Change on the horizon at the Westlawn housing project
With 726 units on 75 acres, Westlawn was the city’s largest affordable housing project when the Milwaukee Housing Authority built it in 1952.
“When Westlawn was first built, it was surrounded by fields,” said Paul Williams, communications coordinator for the authority. “The city grew around it.”
That barracks-style project has largely been demolished, and a new multi-phase multi-year affordable housing project with 950 units is being built in its place. Westlawn was bound by West Silver Spring Avenue on the north, North 60th Street on the east, North 68th Street on the west and Lincoln Creek on the south.
When completed, Williams said the hope is that it will once again be a catalyst for the northwest side neighborhood that is anchored by the Silver Spring Neighborhood Center and Browning Elementary School.
“The idea is to create a mixed-income development,” said Williams. “We find it creates a stronger neighborhood.”
The first phrase of the project will have two three-story midrise buildings, one specifically for seniors and another for seniors and people with disabilities, with 47 units each. Those buildings are now under construction, and the cost is $82 million, funded largely by $73 million in tax credits from the Wisconsin Housing and Economic Development Authority.
Torti Gallas and Partners, headquartered in Maryland, is the designer and contractor on the project. KINDNESS Architects + Planning and Hunzinger Construction Co. are providing local oversight.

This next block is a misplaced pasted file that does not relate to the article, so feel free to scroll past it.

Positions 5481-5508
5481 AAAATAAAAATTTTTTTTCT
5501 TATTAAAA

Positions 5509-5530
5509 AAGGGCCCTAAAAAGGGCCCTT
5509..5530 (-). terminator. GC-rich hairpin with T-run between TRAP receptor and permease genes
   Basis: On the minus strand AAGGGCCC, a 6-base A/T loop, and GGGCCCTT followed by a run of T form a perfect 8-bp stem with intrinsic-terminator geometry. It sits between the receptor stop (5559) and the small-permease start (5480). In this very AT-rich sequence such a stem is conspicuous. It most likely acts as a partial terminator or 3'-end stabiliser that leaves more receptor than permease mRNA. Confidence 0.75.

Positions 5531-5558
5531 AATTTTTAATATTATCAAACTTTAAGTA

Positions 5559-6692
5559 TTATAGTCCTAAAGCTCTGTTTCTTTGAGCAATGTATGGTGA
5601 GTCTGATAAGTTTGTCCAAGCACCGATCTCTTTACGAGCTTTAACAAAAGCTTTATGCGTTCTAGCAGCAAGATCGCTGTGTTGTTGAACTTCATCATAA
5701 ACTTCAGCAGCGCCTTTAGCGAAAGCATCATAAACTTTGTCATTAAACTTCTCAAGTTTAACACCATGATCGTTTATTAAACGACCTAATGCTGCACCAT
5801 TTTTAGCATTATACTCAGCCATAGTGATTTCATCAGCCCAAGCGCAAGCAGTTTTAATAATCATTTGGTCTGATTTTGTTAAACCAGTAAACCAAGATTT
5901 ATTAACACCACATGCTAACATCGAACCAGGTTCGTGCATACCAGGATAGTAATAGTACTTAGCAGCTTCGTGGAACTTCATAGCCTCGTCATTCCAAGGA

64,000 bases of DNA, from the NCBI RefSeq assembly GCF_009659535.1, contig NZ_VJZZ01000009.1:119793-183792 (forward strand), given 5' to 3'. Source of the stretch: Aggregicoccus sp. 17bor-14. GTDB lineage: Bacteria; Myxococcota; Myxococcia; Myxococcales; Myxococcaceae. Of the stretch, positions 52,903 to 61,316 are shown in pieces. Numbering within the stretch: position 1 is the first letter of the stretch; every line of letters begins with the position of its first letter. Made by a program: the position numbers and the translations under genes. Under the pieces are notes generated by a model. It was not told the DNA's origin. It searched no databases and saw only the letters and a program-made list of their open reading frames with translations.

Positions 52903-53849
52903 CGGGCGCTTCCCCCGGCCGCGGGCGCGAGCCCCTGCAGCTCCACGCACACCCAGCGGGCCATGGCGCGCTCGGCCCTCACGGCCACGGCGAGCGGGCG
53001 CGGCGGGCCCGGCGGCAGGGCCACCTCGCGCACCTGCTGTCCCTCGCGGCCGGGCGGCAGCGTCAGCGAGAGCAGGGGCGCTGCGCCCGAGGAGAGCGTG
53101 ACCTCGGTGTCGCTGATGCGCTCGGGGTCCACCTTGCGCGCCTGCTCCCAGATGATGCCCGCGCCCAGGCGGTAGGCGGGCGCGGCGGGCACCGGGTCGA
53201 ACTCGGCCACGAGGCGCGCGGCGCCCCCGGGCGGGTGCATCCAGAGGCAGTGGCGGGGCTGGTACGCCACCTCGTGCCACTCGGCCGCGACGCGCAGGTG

Also included in the first phase on the eastern half of the site are 156 units in a variety of housing styles, including townhouses and side-by-sides. There are also plans for market-rate homes along North 60th Street and Lincoln Creek, said Williams.
“There’s also retail planned on 60th and Silver Spring,” he said, “a mixed-use retail space. We’re not sure what will go there, but something that’s needed in the neighborhood.”
The first phase is expected to be completed by December 2012.
“Just about a year from now, you’ll see a dramatic change in Westlawn,” Williams said.
Williams said families living in Westlawn were displaced when demolition of the eastern edge began. “Because this revitalization required us to take down the eastern half, it did require families to move to our other developments. The process was really working one-on-one to find out what their needs were and help them make the move.”
When the first phase is completed, Williams said those displaced families will have the option to move back to their former neighborhood. If they opt out, he said “the Housing Authority has a waiting list of thousands of families.”
Williams acknowledged that displacing families caused hardship. Yet the Housing Authority had an obligation – and opportunity – to demolish the distressed housing stock and replace it with more up-to-date multi- and single-family units, he said.
“It’s a combination of the need to modernize our housing to make sure it’s going to be around for some time to come,” he said. “We’re always in the process of assessing our buildings … to make sure affordable housing is always available.”
Right now, plans and cost estimates to build housing on the western half of the site are not set, said Williams.